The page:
While several benefits can result from the initiatives of the ERG, including cost cutting measures and increased collaboration between purchasing departments, these initiatives in the field of public sector procurement should be taken with caution. Prime Minister David Cameron stated, during the debates in Birmingham, that Small and Medium Enterprises (SMEs) should be given more opportunities to bid for public sector contracts. However, contrary to this, it seems that the ERG is focusing on major suppliers and combining different public sector purchasing organisations, thus indirectly decreasing the amount of procurement initiatives aimed at SMEs.

In the short term, these policies might lead to public savings due to increased efficiency of public services. However, by overly relying on major suppliers to deliver public sector contracts, the public sector will fail to maximise its potential as an economic driver for SMEs and David Cameron will fail on this campaign promise.

[1] The Selling to the Public Sector project aims to engage with Corporate Procurement Functions in the public sector and suppliers to develop and create capacity in SME’s in the Leicester City area to access public sector supply chains, whether it is through be-coming an approved supplier or to win a contract.



Tuesday, July 27, 2010

Prof Monder Ram Takes on Government Advisory Role on Equality

From the press release:

Professor Monder Ram OBE, Professor of Small Business and Director of the Centre for Research in Ethnic Minority Entrepreneurship (CREME) at De Montfort University in Leicester, has been chosen to sit on a new government advisory group to shape best practice for equality and diversity.

The Department for Business, Innovation and Skills (BIS) has established the Equalities Advisory Group (EAG) to act as an advisory body to the BIS Equality and Diversity Governance Board, responsible for advising and challenging approaches to progressing equality and diversity to support BIS’ strategic priorities and help deliver key outcomes identified.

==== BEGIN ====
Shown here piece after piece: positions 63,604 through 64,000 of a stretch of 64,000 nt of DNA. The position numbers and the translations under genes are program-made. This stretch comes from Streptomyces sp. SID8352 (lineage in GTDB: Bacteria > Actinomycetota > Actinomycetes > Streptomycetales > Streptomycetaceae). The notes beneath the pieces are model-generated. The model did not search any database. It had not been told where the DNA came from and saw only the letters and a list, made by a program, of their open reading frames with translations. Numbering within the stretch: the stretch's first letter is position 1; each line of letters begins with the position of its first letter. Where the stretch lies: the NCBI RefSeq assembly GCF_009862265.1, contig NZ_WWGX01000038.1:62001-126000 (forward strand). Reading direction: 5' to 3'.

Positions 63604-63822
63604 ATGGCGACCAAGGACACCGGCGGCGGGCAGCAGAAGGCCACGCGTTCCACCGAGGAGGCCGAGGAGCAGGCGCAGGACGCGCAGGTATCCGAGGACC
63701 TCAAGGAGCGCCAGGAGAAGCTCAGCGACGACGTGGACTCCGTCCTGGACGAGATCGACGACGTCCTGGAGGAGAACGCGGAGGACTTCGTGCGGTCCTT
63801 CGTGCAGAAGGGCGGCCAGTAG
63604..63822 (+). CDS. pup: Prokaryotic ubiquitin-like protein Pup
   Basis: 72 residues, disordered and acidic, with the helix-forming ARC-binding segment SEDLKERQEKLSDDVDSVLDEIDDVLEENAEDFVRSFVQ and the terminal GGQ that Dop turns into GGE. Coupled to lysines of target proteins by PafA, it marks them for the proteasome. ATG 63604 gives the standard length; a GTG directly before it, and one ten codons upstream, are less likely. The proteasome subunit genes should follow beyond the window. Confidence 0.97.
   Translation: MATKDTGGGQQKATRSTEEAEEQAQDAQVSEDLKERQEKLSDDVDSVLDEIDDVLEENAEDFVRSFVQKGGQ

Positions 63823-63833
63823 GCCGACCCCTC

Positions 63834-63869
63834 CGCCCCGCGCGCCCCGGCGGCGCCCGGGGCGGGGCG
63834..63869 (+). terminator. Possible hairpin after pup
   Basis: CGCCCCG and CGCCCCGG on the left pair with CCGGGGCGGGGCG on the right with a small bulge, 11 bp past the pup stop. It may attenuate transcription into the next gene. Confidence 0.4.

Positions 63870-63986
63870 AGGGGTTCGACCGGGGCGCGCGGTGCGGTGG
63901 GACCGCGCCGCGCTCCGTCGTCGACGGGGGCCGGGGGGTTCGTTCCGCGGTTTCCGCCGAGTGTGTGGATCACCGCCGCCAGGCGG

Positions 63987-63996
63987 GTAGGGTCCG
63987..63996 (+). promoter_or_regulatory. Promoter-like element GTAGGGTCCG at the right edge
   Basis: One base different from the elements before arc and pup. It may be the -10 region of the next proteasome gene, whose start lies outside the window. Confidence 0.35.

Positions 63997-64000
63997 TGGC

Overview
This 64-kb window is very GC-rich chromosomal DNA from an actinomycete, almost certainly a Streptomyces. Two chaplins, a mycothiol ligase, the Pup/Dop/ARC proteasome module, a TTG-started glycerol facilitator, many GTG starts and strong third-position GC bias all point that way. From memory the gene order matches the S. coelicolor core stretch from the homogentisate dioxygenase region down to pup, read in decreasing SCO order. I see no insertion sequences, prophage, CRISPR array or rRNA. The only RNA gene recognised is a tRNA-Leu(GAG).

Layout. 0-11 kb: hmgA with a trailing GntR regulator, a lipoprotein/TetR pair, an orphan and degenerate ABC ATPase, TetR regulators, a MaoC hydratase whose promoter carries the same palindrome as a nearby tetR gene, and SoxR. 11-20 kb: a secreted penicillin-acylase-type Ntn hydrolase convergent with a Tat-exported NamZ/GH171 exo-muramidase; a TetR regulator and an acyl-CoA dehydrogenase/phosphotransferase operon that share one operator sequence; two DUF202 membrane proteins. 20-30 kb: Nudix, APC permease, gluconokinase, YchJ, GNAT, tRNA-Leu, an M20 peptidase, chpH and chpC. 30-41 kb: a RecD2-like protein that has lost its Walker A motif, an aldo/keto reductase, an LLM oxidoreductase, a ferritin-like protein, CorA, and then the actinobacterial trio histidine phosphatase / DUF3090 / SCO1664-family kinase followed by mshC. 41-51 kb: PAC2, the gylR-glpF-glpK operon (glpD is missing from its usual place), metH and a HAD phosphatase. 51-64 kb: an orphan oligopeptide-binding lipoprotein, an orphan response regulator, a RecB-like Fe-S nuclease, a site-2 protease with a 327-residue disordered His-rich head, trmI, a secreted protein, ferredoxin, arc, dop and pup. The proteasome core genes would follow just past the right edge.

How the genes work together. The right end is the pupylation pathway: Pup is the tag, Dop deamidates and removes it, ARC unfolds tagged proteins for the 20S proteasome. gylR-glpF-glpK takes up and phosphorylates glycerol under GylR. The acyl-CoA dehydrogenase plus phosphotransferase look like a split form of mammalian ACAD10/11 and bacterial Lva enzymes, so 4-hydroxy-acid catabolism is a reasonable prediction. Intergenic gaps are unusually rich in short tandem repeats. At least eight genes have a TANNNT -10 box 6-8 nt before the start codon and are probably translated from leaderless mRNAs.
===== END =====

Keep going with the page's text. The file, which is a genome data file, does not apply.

The EAG consists of invited representatives from key organisations from across the BIS family that reflect its agenda as a whole, as well as key national equality organisations such as DMU’s CREME, the Equality and Human Rights Commission, Black Training and Enterprise Group, the Office for Standards in Education, Children’s Services and Skills (Ofsted), Higher Education Funding Council for England (HEFCE) and the Economic and Social Research Council (ESRC).

Led by Professor Monder Ram, CREME, based within the Leicester Business School of De Montfort University, works collaboratively with policy-makers and practitioners to support ethnic minority businesses, combining outstanding community engagement with a strong commitment to academic rigour.

Professor Ram also has extensive experience of working in, researching and acting as a consultant to ethnic minority businesses. He is a leading authority on ethnic minority entrepreneurship research and has published widely on the subject. His work has been supported by grants from a full range of research funding bodies; including research councils, government departments, regional and local agencies and the private sector.

Commenting on his appointment to the EAG, Professor Ram said: “This is an excellent opportunity to work with a key government department to ensure that diversity features in all its key operations. I'm particularly interested in pursuing this issue in relation to enterprise.”

Professor Ram was responsible for initiating the annual Ethnic Minority Business Conference in 1998, which has developed into the most important event in the calendar for disseminating policy and research on ethnic minority firms. He also holds the positions of Visiting Fellow at the Industrial Relations Research Unit at Warwick University, and the Herbert Felix Visiting Professor at Lund University in Sweden.